Chucho Valdés is Cuba’s true envoy

Cuban jazz musician Chucho Valdés performs as part of the “We Always Swing” Jazz Series next Sunday at the Missouri Theatre Center for the Arts, as Aarik Danielsen writes in the Columbia Daily Tribune.

Because diplomatic ties have been strained for more than 50 years, there are few true envoys from Cuba to the United States — and vice versa. However, for a majority of that time frame, Chucho Valdés has unofficially, joyously served as a cultural ambassador from his native country to the United States, spreading an understanding of the pulse of his people through the universal language of jazz.

A recipient of multiple Grammys and Latin Grammys, Valdés plays Columbia next Sunday as a highlight of the current “We Always Swing” Jazz Series season and at an intersection of the series’ creative partnerships — the show serves as the University of Missouri College of Arts and Science Week “Signature Concert” as well as the Dr. Carlos Perez-Mesa Memorial Concert.

Valdés first perked ears in the early 1970s while leading the fusion ensemble Irakere, a group that once included Arturo Sandoval and Paquito D’Rivera. Even from those early, progressive days, notes of heritage and honor have sounded throughout his music. Familial connections have colored Valdés’ career arc — his father, Bebo, is a seminal figure in the big-band world, and his son, Chuchito, has followed in the piano-pedaling footsteps of his father. The moniker of Valdés’ current band, The Afro-Cuban Messengers, is a tribute to the great Art Blakey’s Jazz Messengers band. Throughout his music, Valdés sprinkles nods and winks to a spectrum of jazz greats.

However, Valdés’ appreciation of players who were heroes to the wider world does not preclude him from continuing to further the unique rhythms cultivated in his island country. Cuban players possess an interpretative sense and a rhythmic spirit that can’t be found elsewhere, jazz series Director Jon Poses said.

“It’s not a sense of rhythm — it’s the rhythms they use,” said Poses, who also is a Tribune columnist. “They’re really different and complex, almost unpredictable.”

Valdés’ ability to manipulate and navigate those fascinating rhythms are among the qualities that have made him a singular figure in the world of Latin jazz and a fitting figure to play the first-ever Perez-Mesa concert in 2001. Whenever Valdés tours the United States, it’s a special occasion, in part because of the rarity of cultural exchange between the two countries. Poses remembers the evening as a mesmeric one as Valdés seasoned the works of Gershwin and Ellington with Cuban flair, mixing in strains of classical and folkloric music with ease. As memorable was the sight of Valdés, who is approximately 6½ feet tall, at the piano bench. “To see a guy that big handle a 9-foot concert grand — it was visually exciting as well as” musically delightful, Poses recalled.

Valdés’ unique physical presence at the piano, a mix of nimble fingers and daunting frame, was something The Guardian’s John Lewis also noticed at a U.K. date last year. Lewis wrote Valdés “proceeds to play the piano like a cross between the Incredible Hulk and Felix the Cat, thumping out block chords, rattling out octaves and playing complicated flourishes with a dexterity that’s matched by his six-piece” band.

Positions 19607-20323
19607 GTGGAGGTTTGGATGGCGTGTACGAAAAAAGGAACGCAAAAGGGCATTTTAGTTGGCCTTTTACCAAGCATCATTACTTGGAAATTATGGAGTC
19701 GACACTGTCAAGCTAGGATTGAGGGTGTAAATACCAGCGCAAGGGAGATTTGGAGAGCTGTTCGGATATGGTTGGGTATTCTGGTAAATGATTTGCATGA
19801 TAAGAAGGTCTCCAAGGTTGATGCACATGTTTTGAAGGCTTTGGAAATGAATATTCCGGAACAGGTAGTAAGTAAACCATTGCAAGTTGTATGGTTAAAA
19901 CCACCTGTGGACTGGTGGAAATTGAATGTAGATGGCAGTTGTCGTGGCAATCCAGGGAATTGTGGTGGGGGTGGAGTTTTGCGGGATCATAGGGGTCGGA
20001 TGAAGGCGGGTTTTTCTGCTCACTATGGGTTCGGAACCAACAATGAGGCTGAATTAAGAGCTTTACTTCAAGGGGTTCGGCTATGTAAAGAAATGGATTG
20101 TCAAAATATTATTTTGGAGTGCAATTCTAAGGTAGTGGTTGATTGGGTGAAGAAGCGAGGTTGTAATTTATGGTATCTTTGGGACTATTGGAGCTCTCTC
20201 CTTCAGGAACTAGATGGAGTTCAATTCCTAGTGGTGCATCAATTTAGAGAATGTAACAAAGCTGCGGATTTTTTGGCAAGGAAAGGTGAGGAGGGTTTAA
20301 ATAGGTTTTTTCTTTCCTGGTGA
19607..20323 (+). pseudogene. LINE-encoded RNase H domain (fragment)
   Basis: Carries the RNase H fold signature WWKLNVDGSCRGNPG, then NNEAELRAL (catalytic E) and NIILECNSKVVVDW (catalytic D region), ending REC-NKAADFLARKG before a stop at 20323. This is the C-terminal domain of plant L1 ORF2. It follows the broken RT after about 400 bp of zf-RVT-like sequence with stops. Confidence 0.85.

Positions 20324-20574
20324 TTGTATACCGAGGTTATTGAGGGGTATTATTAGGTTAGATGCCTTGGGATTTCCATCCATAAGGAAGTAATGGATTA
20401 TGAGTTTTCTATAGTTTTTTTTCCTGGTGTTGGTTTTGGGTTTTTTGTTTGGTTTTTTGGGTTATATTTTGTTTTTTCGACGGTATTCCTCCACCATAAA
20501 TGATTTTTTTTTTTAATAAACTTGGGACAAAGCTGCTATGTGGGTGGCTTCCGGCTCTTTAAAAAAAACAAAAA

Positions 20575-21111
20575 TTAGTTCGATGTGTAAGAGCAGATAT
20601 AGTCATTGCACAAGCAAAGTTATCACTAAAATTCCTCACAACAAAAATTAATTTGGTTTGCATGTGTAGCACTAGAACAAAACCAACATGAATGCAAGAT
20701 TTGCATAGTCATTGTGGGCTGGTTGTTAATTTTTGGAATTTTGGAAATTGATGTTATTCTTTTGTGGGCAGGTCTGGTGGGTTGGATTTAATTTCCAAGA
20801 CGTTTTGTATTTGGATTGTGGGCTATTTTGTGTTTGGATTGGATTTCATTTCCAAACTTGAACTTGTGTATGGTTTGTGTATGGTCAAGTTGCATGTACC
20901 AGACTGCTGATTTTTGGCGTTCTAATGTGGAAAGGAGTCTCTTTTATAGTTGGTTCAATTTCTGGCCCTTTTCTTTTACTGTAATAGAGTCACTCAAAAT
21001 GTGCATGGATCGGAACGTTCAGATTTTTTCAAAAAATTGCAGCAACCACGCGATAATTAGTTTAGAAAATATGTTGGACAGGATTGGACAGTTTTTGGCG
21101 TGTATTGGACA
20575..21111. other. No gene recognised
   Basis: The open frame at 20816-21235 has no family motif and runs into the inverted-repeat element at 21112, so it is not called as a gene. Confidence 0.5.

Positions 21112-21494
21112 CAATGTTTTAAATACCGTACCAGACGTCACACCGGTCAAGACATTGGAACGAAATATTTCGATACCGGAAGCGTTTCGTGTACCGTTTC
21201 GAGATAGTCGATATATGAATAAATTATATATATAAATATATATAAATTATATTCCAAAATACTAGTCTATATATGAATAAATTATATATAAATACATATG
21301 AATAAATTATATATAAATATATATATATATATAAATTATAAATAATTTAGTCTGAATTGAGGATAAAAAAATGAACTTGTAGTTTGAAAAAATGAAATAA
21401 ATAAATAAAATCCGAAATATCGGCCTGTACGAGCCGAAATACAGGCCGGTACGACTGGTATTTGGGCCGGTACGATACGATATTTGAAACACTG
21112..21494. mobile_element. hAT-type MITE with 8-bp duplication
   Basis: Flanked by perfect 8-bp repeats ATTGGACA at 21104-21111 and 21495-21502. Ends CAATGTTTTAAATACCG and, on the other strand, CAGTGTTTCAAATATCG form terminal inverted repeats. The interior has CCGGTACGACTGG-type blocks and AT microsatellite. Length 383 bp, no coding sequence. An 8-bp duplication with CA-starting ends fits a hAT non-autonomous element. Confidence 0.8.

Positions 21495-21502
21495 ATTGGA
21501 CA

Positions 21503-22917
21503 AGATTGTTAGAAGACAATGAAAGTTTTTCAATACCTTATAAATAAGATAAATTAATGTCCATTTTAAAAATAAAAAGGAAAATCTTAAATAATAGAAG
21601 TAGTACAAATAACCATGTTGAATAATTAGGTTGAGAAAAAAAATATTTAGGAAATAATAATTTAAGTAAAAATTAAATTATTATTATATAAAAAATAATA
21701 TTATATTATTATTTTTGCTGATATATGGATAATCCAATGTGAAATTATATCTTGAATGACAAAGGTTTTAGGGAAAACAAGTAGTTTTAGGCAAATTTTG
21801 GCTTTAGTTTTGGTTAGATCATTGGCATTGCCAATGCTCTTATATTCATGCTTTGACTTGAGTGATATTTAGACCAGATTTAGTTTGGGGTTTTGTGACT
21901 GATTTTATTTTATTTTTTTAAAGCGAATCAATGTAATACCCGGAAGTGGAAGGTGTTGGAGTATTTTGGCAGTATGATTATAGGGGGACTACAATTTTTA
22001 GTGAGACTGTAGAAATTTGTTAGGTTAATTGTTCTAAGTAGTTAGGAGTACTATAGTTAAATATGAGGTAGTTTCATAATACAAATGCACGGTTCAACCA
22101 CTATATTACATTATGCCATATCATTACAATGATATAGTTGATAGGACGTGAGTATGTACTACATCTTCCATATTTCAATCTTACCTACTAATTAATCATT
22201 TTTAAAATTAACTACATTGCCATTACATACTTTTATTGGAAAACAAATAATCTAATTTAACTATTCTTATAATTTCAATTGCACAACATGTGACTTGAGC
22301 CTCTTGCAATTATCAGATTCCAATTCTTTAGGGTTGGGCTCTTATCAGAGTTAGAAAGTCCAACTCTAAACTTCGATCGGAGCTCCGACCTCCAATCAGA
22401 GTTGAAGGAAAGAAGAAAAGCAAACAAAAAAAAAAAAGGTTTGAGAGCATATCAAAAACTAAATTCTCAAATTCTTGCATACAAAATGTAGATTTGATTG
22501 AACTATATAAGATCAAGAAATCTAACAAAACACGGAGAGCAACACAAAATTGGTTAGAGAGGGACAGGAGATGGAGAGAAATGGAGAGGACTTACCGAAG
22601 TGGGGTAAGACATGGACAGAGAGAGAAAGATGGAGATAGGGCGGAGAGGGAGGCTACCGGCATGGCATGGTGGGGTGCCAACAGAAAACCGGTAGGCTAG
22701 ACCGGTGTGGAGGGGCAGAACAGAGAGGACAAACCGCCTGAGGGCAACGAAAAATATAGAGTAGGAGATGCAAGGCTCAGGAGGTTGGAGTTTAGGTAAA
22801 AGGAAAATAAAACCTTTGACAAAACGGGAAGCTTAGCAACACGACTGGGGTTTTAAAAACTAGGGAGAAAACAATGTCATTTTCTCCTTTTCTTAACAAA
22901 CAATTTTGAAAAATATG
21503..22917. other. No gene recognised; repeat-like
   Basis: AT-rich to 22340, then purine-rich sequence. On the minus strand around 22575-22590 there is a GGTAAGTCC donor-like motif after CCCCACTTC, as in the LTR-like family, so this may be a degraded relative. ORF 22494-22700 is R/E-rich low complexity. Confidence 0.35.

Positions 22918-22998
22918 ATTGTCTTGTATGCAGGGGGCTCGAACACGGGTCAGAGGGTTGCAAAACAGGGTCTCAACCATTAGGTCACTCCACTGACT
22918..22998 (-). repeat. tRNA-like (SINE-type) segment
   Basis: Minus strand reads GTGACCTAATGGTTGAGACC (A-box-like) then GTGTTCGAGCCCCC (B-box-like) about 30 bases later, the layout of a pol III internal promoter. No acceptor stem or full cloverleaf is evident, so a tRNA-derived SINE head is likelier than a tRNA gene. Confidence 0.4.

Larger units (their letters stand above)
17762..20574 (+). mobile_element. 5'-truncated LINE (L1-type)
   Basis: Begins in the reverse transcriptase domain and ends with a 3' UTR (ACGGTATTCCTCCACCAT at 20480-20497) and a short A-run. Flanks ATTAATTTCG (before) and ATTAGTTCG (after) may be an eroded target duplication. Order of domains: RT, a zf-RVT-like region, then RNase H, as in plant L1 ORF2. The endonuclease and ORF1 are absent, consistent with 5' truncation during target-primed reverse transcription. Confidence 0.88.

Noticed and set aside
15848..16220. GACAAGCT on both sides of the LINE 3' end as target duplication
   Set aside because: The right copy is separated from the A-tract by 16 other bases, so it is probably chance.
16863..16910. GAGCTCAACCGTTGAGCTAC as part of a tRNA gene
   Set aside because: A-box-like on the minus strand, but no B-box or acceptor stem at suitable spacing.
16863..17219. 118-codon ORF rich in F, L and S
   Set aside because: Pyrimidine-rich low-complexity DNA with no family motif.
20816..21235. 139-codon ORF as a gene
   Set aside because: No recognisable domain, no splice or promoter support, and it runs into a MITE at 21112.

The Perez-Mesa shows began as a way to honor Carlos, a well-regarded pathologist, researcher and friend of the arts who, when he died in 2000, was remembered in the Tribune as “a true Renaissance man.” Carlos and his wife, Laura, immediately embraced the jazz series’ mission, Poses said, and Carlos’ affinity for the jazz of his native Cuba was evident. Several times before Perez-Mesa’s death, Poses invited him to jointly introduce Cuban bands who played the series, with Poses speaking English and Perez-Mesa speaking Spanish.

A fair amount of next Sunday’s set will likely be derived from “Chucho’s Steps,” a 2010 release that won Valdés the Grammy for Best Latin Jazz Album. Poses said the disc holds up on multiple listens, revealing some new detail with each successive spin. He was especially impressed with a section of the disc that tips its cap to the greatness of bassist Jaco Pastorius. There, Valdés manages to play “everything from stride piano to really heavy-hitting percussive music, to both classical and folkloric styles, and place everything seamlessly into the same piece.” It’s that perpetual sense of motion, which is not always announced or hinted at, that Poses said promises to make Valdés’ performance a singular experience.

“It’s like he goes back and forth and sideways. … How do you do that, and how does a band follow that?” he said. “That’s the thing that should be fantastic to watch, … just to see the array of rhythms and time signatures and instrumentation. Some of it’s really delicate and beautiful, and some of it is really heavy-duty. Some of it’s almost orchestral-sounding.”

Valdés and the Afro-Cuban Messengers perform next Sunday at the Missouri Theatre Center for the Arts, with doors opening at 6 p.m. Tickets range from $24 to $35. Visit for more details.

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